Wildfire Photos Don’t Tell Whole Story

While we’ve seen many stories about the recent wildfires on the West Coast, words can fall flat in conveying the  gravity of what wildfires are like in person. In those cases, photographs often are able to portray the chaos of the moment much more effectively. But pictures associated with wildfires usually represent only a small portion of what wildfire looks like, according to an article from ProPublica  

Interviews highlighted three key conclusions about the relationship between photography and wildfire. First, photos of fire often instill fear but don’t show productive fires, which are important for the public to see in order to understand and support managed burns. Next, it sets an unnecessary precedent that fire should be struck with military-style force, which isn’t always the best choice and could waste money and resources while being ineffective. Finally, photos can make fires look like they are more widespread than they actually are, even in the case of large wildfires.   

Noah Berger, a freelance photographer who was a finalist for a Pulitzer in photojournalism for his work for The Associated Press, told ProPublica, “Even on these big fires, especially after the first day, it’s often hard to get yourself in position to get the fire photos … on these fires, not even massive ones, to drive the perimeter can take you four hours on [a] dirt trail.”  

Another freelance photojournalist, Josh Edelson, said in a ProPublica interview, “If there’s one fire where there’s, like, two structures burned, and I, as a photojournalist, I’m lucky enough to have captured one of them … then the story might show as like ‘Oh my God, there are houses on fire, everything’s burning.’ But it might just be one house.”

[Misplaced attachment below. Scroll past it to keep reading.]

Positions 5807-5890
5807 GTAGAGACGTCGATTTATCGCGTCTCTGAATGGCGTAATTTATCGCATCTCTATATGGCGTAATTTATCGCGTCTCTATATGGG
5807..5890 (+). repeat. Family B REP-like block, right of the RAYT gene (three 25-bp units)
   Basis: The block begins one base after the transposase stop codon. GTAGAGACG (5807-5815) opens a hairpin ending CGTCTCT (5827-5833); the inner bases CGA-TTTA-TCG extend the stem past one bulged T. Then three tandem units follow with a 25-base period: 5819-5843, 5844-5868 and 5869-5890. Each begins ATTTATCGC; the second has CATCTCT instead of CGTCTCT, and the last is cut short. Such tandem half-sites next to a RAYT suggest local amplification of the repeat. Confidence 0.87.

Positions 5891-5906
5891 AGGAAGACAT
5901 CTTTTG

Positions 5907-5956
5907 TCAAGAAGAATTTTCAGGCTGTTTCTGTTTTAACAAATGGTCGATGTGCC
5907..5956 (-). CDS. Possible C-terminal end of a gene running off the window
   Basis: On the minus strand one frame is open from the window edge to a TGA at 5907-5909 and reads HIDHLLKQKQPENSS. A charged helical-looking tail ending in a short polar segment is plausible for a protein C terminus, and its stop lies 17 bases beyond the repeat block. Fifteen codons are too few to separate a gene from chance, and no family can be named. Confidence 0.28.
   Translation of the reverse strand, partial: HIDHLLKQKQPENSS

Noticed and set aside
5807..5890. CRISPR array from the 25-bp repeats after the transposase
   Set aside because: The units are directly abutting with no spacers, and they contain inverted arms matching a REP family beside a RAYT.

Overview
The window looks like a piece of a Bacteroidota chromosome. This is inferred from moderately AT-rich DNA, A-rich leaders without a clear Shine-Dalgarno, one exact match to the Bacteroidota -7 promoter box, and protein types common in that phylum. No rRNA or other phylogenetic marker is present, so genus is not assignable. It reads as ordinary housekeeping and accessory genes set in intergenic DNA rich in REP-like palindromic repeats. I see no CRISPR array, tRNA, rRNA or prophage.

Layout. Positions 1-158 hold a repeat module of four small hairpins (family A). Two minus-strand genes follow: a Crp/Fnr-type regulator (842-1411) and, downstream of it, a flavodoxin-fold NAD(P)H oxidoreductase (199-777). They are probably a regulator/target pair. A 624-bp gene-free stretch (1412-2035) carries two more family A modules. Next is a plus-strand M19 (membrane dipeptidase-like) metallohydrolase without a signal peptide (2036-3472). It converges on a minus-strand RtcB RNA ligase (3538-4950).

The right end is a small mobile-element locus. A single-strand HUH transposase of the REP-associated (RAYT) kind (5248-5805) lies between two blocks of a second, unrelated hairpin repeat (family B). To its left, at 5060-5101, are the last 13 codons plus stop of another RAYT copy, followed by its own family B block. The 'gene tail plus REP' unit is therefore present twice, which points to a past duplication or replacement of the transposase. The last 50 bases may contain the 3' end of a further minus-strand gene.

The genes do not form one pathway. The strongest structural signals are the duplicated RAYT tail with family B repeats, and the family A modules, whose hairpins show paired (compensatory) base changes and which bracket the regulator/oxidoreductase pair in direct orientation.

Not only are the photos sometimes misleading about fire, but they can confuse people about what firefighters are actually doing.   

Tim Ingalsbee, a former firefighter and certified wildland fire ecologist with a doctorate in environmental sociology, told ProPublica, “Those dramatic images where you see a bunch of firefighters and there’s a big flame and there’s a truck on the side? That’s usually someone lighting a backfire. To get a clean frame of a firefighter with a flaming edge [you usually have to shoot] when they have a drip torch in hand. That’s where they’re actually creating the new fire that’s with their burnout, the backfire operation. It drives me crazy.”  

These photos can also create the idea that all fire is bad, and it’s simply not, according to Eric Knapp, a research ecologist for the U.S. Forest Service and amateur photographer.   

“I look at pictures like this and I don’t see fire having destroyed those acres,” Knapp told ProPublica. “Maybe rejuvenated? In all likelihood, this is going to be spectacular next spring. You want to go see great wildflowers? Go next spring. I often take my camera out on fires, and when I look at the images afterwards I kind of shake my head and go, ‘Wow, I didn’t really capture the reality here’ because I mostly took pictures when things got exciting…If you really want to capture what fires are doing in the system, you have to capture all of that fire, even when it’s not as exciting.”  

Jonathan Pangburn, a forester in the San Benito-Monterey Unit of Cal Fire says that the photos can miss the human element. He said sometimes there are good photos, but people are missing the heroic efforts to protect lives during mass evacuations – before the flames hit.  

“I happen to be on the Bear Fire right now. There’s fire on both sides of the Feather River, and the Feather River is just a very steep gorge in many places. And firefighters are having to cut line while rappelling down just to try to make sure the fire stays out of different communities,” Pangburn said. “I’m not taking anything away from the amazing photojournalists out there, but that’s just too remote. They’re not out there. They’re not going to get photos of that.”  

Kyra Young